An unplanned rush towards a cashless society would risk excluding millions of vulnerable people, especially the elderly and those living in rural areas.

Ten years ago, cash was used for six out of every ten payments, but the number of cash payments are now down to one in three. If cash use continues to go down at its current pace, the result would be an entirely cashless society by 2026, according to the Access to Cash Review.

Natalie Ceeney, former chief executive of the Financial Ombudsman Service, who led the report, said a cashless society was not necessarily "impossible" or even "undesirable" but that Britain was not ready.

"Sweden, the most cashless society in the world, outlines the dangers of sleepwalking into a cashless society: millions of people could potentially be left out of the economy, and face increased risks of isolation, exploitation, debt and rising costs," she said.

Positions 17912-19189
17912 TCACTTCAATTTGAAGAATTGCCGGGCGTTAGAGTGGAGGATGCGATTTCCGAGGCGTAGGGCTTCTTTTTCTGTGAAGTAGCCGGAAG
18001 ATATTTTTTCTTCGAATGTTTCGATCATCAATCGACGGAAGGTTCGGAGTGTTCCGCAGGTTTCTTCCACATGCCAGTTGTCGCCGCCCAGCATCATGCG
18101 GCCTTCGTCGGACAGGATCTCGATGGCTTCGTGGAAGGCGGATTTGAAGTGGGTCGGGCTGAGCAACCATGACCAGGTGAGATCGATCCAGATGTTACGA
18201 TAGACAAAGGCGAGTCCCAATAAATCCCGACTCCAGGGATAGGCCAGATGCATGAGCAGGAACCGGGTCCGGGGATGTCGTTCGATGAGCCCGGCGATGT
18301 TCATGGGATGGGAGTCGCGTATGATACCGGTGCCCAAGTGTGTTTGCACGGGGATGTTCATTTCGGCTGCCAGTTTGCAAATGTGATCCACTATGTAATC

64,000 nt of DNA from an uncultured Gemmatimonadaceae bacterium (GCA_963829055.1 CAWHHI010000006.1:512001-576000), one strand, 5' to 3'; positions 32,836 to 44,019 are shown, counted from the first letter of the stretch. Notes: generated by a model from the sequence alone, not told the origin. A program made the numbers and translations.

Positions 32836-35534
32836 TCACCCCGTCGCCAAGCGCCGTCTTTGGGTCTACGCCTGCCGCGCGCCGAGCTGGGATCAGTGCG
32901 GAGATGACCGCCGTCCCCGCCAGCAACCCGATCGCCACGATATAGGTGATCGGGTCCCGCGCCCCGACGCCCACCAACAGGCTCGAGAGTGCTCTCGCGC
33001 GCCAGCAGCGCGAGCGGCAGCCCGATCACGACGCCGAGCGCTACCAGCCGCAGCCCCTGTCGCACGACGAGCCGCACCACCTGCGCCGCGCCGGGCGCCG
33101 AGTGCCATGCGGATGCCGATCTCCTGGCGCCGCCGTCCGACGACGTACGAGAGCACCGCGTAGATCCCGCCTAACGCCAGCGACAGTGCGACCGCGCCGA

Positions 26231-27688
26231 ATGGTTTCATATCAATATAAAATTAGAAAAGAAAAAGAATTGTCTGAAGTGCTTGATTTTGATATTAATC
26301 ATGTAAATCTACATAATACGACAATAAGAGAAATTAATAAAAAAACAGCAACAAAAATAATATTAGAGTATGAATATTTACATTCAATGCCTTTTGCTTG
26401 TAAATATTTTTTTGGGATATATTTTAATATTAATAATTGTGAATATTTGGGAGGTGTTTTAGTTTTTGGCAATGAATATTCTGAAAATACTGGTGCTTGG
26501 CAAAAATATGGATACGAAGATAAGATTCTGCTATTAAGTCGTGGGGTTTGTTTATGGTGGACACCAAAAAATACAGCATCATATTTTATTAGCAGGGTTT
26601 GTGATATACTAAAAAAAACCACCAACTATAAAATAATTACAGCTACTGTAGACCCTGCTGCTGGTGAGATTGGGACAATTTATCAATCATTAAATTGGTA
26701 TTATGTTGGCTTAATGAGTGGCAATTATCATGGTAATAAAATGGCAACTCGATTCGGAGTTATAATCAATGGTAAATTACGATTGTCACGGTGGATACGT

In Sweden around 15 percent of transactions are made using cash, which is around half the rate of those in the UK. The report said that in Sweden the death of cash is being driven by shops insisting on digital payment.

This process is also being seen in Britain. "As cash is used less, the infrastructure to support it is scaling back. This is leaving small businesses and charities with higher costs to handle cash and leading many to consider dropping it altogether," said the report. 

Overall, the report predicts that the most likely outcome is that cash usage will hit a ‘floor’ beyond which people will stop shifting to digital payments. It predicts instead that in 15 years, one in ten payments will be made using cash while 90 percent of payments will be made digitally.